Arjuna has already accepted Krishna as his spiritual master by surrendering himself unto Him: sisyas te ’ham sadhi mam tvam prapannam. Consequently, Krishna will now tell him about the working process in buddhi-yoga, or karma-yoga, or in other words, the practice of devotional service only for the sense gratiﬁcation of the Lord. This buddhi-yoga is clearly explained in Chapter Ten, verse ten, as being direct communion with the Lord, who is sitting as Paramatma in everyone’s heart. But such communion does not take place without devotional service. One who is therefore situated in devotional or transcendental loving service to the Lord, or, in other words, in Krishna consciousness, attains to this stage of buddhi-yoga by the special grace of the Lord. The Lord says, therefore, that only to those who are always engaged in devotional service out of transcendental love does He award the pure knowledge of devotion in love. In that way the devotee can reach Him easily in the ever-blissful kingdom of God.
Thus the buddhi-yoga mentioned in this verse is the devotional service of the Lord, and the word Sankhya mentioned herein has nothing to do with the atheistic sankhya-yoga enunciated by the imposter Kapila. One should not, therefore, misunderstand that the sankhya-yoga mentioned herein has any connection with the atheistic Sankhya. Nor did that philosophy have any inﬂuence during that time; nor would Lord Krishna care to mention such godless philosophical speculations. Real Sankhya philosophy is described by Lord Kapila in the Srimad-Bhagavatam, but even that Sankhya has nothing to do with the current topics. Here, Sankhya means analytical description of the body and the soul. Lord Krishna made an analytical description of the soul just to bring Arjuna to the point of buddhi-yoga, or bhakti-yoga. Therefore, Lord Krishna’s Sankhya and Lord Kapila’s Sankhya, as described in the Bhagavatam, are one and the same. They are all bhakti-yoga. Lord Krishna said, therefore, that only the less intelligent class of men make a distinction between sankhya-yoga and bhakti-yoga (sankhya-yogau prthag balah pravadanti na panditah).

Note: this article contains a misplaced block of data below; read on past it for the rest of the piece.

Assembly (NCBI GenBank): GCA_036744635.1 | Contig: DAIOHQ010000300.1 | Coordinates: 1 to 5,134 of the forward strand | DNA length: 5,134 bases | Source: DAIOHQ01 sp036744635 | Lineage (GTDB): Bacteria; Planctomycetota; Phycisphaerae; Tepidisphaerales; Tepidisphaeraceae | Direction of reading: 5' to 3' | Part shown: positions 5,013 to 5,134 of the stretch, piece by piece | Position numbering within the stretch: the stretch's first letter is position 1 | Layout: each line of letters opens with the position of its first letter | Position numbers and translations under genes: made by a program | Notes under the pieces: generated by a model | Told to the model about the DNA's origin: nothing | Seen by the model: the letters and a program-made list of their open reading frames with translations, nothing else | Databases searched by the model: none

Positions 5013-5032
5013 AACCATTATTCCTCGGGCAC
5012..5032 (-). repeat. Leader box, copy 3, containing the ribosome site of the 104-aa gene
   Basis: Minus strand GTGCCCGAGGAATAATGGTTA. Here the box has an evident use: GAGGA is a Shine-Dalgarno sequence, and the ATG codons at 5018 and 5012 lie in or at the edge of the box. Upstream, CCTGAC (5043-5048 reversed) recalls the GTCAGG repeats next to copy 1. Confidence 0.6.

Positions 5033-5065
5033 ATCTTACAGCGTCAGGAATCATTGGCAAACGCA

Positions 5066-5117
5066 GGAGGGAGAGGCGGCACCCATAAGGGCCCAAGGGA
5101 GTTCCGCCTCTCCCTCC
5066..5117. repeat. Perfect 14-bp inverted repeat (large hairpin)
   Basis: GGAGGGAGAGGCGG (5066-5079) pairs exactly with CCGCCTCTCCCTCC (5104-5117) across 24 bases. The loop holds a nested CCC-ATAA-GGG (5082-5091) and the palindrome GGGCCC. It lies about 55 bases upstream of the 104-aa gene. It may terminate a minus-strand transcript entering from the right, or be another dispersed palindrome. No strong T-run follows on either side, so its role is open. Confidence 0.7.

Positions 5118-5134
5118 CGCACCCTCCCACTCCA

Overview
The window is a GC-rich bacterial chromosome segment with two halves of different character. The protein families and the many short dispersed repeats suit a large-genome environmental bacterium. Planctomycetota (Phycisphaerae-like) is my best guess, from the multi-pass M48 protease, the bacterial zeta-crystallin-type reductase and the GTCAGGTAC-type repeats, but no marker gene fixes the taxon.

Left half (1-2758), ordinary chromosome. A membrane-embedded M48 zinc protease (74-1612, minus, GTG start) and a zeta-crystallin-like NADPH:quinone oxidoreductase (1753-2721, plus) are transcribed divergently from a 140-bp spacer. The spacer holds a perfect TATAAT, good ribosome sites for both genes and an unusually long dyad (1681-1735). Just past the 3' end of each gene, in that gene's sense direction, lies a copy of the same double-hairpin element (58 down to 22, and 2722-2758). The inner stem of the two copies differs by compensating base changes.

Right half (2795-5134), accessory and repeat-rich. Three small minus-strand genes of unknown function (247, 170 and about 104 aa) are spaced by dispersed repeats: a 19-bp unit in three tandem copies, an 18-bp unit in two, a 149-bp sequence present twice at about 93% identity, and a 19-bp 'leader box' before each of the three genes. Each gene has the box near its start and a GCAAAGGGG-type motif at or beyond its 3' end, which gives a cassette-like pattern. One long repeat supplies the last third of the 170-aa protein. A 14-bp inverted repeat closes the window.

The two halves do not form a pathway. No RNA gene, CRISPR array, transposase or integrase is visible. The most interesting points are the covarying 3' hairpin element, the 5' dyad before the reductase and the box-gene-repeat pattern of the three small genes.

Of course, atheistic sankhya-yoga has nothing to do with bhakti-yoga, yet the unintelligent claim that the atheistic sankhya-yoga is referred to in the Bhagavad-gita.
One should therefore understand that buddhi-yoga means to work in Krishna consciousness, in the full bliss and knowledge of devotional service. One who works for the satisfaction of the Lord only, however difﬁcult such work may be, is working under the principles of buddhi-yoga and ﬁnds himself always in transcendental bliss. By such transcendental engagement, one achieves all transcendental understanding automatically, by the grace of the Lord, and thus his liberation is complete in itself, without his making extraneous endeavors to acquire knowledge. There is much difference between work in Krishna consciousness and work for fruitive results, especially in the matter of sense gratiﬁcation for achieving results in terms of family or material happiness. Buddhi-yoga is therefore the transcendental quality of the work that we perform.